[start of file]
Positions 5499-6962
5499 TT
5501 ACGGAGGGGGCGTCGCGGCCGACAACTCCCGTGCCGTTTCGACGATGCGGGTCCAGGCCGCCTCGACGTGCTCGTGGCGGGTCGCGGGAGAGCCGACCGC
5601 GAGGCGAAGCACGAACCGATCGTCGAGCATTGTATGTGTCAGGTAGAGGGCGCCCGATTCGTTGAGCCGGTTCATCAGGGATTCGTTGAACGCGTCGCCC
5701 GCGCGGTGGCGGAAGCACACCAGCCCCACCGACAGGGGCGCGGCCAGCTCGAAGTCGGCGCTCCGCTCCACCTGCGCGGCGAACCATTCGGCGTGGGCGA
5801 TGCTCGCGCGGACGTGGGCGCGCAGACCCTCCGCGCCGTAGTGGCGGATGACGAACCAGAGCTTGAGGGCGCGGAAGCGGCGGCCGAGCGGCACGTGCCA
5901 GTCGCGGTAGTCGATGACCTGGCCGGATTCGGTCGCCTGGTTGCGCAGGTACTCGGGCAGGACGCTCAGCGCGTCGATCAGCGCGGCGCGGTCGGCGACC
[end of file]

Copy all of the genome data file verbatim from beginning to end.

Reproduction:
Positions 5499-6962
5499 TT
5501 ACGGAGGGGGCGTCGCGGCCGACAACTCCCGTGCCGTTTCGACGATGCGGGTCCAGGCCGCCTCGACGTGCTCGTGGCGGGTCGCGGGAGAGCCGACCGC
5601 GAGGCGAAGCACGAACCGATCGTCGAGCATTGTATGTGTCAGGTAGAGGGCGCCCGATTCGTTGAGCCGGTTCATCAGGGATTCGTTGAACGCGTCGCCC
5701 GCGCGGTGGCGGAAGCACACCAGCCCCACCGACAGGGGCGCGGCCAGCTCGAAGTCGGCGCTCCGCTCCACCTGCGCGGCGAACCATTCGGCGTGGGCGA
5801 TGCTCGCGCGGACGTGGGCGCGCAGACCCTCCGCGCCGTAGTGGCGGATGACGAACCAGAGCTTGAGGGCGCGGAAGCGGCGGCCGAGCGGCACGTGCCA
5901 GTCGCGGTAGTCGATGACCTGGCCGGATTCGGTCGCCTGGTTGCGCAGGTACTCGGGCAGGACGCTCAGCGCGTCGATCAGCGCGGCGCGGTCGGCGACC